This is specified/expected behavior when using client side state saving. The JSF view state is not saved in the session, but in its entirety in a hidden input field in the HTML form in the client side. Only when using server side state saving, the JSF view state will invalidate when it doesn't exist in user's HTTP session.
I'm not seeing any way in MyFaces to invalidate the client side saved state in case it's reassociated with the "wrong" session during postback. The
org.apache.myfaces.CLIENT_VIEW_STATE_TIMEOUT context param comes close. You could set it to same time as session timeout.
The CSRF attack scenario is IMO a bit exaggerated. First, the attacker need to be able to get a hand of the client side state. The easiest way for that is a XSS hole. Only, JSF has XSS attack prevention everywhere (if you're careful with
escape="false"). The hardest way is to have a hand of the entire HTML output. This could be done by a man-in-the-middle attack. Only, this also gives the attacker the whole session cookie, so the whole CSRF attack scenario in that case is "unnecessarily overcomplicated" for the attacker, as the attacker could simply hijack the session. The best protection against that is simply using HTTPS instead of HTTP.
Even then, if the attacker has got a hand at the client side view state somehow, the attacker can't do much hazardous things with it without decrypting, unserializing and manipulating it. MyFaces encrypts it by default for long time (already since early 2.0.x). The attacker can't decrypt it without having the right key and therefore also not manipulate it. This client side view state encryption has by the way become a required part of JSF 2.2 specification (so Mojarra also does it). This key gets by default reset when you restart the application server (and thus also all client side states will be invalidated). You can if necessary specify a fixed key by below environment entry in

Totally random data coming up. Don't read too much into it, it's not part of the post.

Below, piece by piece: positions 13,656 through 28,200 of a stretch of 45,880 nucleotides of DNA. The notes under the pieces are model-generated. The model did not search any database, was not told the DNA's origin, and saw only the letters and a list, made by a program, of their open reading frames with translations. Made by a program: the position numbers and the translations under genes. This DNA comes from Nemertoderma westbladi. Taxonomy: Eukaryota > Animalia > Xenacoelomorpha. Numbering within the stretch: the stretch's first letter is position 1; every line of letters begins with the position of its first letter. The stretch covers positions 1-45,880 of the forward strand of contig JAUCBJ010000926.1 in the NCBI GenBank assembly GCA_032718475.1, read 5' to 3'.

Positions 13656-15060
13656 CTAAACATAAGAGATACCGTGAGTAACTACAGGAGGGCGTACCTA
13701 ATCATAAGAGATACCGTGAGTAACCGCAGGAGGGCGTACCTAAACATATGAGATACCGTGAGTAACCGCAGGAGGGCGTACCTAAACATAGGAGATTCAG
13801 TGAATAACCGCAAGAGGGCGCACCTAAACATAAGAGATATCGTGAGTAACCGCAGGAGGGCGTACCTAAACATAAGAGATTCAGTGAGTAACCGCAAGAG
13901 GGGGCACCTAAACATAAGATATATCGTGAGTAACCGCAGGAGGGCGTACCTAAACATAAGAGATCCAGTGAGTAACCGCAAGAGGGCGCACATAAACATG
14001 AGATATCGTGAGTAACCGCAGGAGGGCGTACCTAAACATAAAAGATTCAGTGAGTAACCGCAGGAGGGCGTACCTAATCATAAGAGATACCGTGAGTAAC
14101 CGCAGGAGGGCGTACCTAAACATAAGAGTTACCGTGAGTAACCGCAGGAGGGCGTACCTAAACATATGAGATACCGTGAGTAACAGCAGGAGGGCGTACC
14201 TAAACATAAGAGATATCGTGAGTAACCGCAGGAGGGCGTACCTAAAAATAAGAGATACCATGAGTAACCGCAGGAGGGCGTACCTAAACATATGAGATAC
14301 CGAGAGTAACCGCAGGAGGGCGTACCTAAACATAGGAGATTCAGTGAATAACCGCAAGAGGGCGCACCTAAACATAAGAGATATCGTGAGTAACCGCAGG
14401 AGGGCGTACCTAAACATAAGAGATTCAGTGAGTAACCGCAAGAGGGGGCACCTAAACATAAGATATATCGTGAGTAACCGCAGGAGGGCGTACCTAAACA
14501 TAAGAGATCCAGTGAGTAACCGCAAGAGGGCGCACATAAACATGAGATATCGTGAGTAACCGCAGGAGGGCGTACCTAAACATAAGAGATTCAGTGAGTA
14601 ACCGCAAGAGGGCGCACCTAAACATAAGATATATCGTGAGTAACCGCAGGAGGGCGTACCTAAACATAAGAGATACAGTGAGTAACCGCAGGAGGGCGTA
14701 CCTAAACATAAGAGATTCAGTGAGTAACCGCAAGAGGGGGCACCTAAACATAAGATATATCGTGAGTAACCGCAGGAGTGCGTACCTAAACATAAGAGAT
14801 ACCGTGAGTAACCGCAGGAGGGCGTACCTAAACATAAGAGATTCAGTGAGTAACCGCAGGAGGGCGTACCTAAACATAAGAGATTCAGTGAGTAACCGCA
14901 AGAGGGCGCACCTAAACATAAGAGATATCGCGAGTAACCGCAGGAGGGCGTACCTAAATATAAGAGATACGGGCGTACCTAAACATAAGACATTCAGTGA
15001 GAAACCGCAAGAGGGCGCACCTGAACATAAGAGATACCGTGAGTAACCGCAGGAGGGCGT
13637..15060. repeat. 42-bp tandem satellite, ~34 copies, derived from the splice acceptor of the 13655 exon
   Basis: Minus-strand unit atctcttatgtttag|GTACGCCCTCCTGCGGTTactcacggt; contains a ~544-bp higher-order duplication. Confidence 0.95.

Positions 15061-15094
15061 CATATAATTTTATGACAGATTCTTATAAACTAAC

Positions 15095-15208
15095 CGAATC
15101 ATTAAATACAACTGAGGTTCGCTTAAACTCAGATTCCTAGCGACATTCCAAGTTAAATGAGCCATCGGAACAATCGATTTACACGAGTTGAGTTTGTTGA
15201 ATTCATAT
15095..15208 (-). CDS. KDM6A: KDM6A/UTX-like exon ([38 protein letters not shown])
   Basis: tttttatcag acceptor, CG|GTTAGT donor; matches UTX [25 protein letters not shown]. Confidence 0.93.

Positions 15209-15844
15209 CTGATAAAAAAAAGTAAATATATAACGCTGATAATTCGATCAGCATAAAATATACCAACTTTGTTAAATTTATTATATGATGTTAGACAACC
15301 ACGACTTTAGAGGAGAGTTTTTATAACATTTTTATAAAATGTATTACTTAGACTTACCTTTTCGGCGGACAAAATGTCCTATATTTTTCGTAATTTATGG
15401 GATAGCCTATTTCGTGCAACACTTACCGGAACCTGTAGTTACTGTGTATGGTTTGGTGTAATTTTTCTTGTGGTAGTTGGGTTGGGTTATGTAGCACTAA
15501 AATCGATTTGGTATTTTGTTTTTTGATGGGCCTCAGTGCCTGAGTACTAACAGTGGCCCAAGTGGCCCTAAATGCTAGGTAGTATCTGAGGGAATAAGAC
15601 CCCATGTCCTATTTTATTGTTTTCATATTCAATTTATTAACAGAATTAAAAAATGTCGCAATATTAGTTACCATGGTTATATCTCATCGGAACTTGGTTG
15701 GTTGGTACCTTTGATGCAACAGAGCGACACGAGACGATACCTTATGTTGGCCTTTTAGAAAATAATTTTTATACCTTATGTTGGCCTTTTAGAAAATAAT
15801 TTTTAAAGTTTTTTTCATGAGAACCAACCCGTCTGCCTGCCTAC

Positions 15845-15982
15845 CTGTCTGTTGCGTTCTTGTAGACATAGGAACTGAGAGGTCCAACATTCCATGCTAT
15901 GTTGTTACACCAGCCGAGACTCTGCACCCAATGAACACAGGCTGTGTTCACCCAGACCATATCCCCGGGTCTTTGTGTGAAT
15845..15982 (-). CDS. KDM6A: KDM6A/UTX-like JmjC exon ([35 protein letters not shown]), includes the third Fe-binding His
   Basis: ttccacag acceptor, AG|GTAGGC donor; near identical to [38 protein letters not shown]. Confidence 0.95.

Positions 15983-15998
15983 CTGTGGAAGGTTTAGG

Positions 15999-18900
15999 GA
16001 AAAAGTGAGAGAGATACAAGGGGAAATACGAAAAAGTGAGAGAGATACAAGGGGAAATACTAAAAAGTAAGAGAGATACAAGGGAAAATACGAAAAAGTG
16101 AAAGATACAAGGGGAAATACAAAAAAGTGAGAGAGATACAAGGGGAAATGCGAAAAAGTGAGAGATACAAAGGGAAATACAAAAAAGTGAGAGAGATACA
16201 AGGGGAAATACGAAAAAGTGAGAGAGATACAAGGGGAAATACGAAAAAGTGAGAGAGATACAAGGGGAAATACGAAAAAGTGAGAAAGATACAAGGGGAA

<env-entry-value>[AES key in Base64 format]</env-entry-value>
You can use this page to generate a random AES key in Base64 format.
Even then, if the attacker somehow succeeds to decrypt the view state and got another user to actually submit it (e.g. via a XSS hole or a phishing site), then your best bet is to include a HTTP session based CSRF token in the JSF page. But also that is not safe if the webapp has still a XSS attack hole somewhere, or is served over HTTP instead of HTTPS.